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This article claims that a computer algorithm predicted the recent (2014) Ebola outbreak 9 days before the World Health Organization announcement. Is this true?

As you can read in the article the algorithm didn't identify the disease, only collected the data before the official announcement. Did it really have more information before the health organizations?

  • Am I missing the part where they say the algorithm is called Big Data? Looks to me like the correct name is HealthMap – nico Aug 13 '14 at 11:20
  • There is no algorithm called "Big Data." Also the algorithm and website is described in a PLOS Medicine paper linked in the article. – shadowtalker Aug 13 '14 at 11:26
  • "Big Data" is essentially just a buzzword for statistics/data-mining performed on the sort of very large databases that are now collected (e.g. Twitter feeds). en.wikipedia.org/wiki/Big_data – Dikran Marsupial Aug 13 '14 at 11:29
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    I have edited it to focus on the Ebola outbreak, while trying to retain as much of your original language as possible. I hope it suits you. – Flimzy Aug 13 '14 at 13:42
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    To the answerers This is a very specific claim: only use references which address the claim. If they made this prediction in any official capacity there has to be a document trail of it. Showing that it's possible, or that predictions are not their core business does not prove anything. – Sklivvz Aug 15 '14 at 12:30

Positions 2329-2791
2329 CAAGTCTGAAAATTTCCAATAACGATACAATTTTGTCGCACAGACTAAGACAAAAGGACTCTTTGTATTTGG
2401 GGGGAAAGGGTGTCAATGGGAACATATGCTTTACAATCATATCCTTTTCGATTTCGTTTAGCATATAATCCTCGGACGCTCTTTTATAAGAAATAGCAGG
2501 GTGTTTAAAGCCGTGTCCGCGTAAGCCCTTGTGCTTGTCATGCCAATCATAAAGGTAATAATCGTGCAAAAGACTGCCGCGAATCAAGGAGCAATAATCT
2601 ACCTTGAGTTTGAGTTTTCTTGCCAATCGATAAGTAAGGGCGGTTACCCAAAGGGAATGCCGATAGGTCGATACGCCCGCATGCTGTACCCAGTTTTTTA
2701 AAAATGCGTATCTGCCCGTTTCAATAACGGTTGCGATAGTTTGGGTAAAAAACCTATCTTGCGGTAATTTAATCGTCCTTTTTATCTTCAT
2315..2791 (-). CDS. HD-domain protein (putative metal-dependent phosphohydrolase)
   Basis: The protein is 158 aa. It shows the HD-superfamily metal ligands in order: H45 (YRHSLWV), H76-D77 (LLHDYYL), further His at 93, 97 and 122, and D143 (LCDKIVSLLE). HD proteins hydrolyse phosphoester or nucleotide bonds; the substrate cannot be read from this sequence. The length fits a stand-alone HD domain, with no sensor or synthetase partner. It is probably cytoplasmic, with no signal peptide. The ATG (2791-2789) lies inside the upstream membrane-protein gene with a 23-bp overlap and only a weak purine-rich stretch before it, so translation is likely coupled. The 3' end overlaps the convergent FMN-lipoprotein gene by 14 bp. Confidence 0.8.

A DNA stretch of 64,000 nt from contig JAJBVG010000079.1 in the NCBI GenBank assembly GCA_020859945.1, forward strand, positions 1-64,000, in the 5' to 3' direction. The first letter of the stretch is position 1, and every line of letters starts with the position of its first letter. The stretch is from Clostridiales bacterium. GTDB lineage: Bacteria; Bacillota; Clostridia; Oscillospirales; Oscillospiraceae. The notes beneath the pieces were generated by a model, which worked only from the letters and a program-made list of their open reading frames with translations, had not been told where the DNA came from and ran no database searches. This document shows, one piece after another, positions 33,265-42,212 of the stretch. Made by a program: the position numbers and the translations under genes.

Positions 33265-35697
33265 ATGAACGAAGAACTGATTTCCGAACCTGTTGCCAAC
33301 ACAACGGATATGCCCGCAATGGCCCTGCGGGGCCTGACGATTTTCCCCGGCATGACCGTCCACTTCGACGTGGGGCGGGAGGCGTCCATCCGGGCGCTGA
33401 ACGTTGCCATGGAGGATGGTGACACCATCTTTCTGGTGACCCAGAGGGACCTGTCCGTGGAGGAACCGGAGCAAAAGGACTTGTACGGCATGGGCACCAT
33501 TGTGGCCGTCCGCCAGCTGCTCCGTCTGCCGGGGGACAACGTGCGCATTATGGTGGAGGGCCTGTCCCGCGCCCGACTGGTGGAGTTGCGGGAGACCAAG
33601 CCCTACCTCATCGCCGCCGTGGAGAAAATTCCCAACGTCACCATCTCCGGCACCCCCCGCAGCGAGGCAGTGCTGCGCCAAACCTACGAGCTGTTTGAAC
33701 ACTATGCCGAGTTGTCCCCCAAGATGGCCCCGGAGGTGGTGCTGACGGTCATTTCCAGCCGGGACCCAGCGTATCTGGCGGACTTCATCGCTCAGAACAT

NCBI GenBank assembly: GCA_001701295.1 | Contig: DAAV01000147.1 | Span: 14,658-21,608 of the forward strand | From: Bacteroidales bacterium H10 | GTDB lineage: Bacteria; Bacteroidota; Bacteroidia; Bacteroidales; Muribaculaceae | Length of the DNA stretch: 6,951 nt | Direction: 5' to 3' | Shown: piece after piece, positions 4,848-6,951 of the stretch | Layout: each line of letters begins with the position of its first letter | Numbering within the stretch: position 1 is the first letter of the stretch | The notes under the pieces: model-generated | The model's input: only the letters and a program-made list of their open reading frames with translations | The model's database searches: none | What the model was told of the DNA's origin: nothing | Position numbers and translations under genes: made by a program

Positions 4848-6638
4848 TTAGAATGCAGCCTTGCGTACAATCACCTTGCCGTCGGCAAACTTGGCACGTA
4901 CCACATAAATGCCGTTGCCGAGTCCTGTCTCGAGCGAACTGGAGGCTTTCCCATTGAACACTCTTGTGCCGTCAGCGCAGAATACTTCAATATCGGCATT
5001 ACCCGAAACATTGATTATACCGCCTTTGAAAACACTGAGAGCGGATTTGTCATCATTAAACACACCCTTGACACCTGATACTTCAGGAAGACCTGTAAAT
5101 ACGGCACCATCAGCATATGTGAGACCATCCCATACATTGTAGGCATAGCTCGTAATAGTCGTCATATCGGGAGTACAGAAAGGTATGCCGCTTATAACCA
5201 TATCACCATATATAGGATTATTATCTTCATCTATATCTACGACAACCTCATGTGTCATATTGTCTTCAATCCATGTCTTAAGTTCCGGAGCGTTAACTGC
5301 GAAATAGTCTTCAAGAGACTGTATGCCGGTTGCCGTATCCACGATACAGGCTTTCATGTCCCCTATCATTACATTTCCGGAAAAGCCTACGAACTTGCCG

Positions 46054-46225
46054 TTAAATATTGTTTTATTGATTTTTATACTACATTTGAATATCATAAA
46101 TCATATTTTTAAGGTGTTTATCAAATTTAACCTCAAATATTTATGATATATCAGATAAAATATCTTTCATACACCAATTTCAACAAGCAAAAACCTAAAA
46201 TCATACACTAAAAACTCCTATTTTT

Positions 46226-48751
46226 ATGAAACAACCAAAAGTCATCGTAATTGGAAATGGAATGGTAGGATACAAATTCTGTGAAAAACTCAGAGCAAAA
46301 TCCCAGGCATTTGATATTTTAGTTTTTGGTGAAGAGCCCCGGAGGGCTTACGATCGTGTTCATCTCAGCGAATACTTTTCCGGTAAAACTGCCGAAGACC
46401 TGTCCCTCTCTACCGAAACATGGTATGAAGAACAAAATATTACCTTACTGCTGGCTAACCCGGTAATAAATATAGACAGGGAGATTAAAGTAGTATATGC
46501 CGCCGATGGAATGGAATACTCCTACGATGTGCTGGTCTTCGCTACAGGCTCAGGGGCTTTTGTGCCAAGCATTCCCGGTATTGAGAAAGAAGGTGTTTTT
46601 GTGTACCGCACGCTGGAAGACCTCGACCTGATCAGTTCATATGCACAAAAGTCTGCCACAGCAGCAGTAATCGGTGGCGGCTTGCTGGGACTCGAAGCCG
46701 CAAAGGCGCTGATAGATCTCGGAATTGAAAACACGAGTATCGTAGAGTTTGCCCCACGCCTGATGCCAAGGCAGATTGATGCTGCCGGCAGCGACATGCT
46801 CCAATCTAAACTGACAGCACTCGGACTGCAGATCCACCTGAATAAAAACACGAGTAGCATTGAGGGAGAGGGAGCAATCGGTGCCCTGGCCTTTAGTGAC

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Did Healthmap issue an alert about Ebola before the WHO announced an outbreak had been confirmed

(question heavily paraphrased)

Yes (probably).

Their alert was probably issued on the basis that one or more healthcare workers had blogged about their concerns that the illness they were confronting might be Ebola.

It seems the WHO wait for reports and confirmation before issuing announcements of an outbreak.

(reference - see text of article linked in question)

Did a computer algorithm predict the 2014 Ebola outbreak

No.

The linked article is entitled "How A Computer Algorithm Predicted West Africa’s Ebola Outbreak Before It Was Announced" and goes on to discuss Healthmap.

The claim appears to be that Healthmap computer algorithms predicted an Ebola outbreak 9 days before the WHO announced it.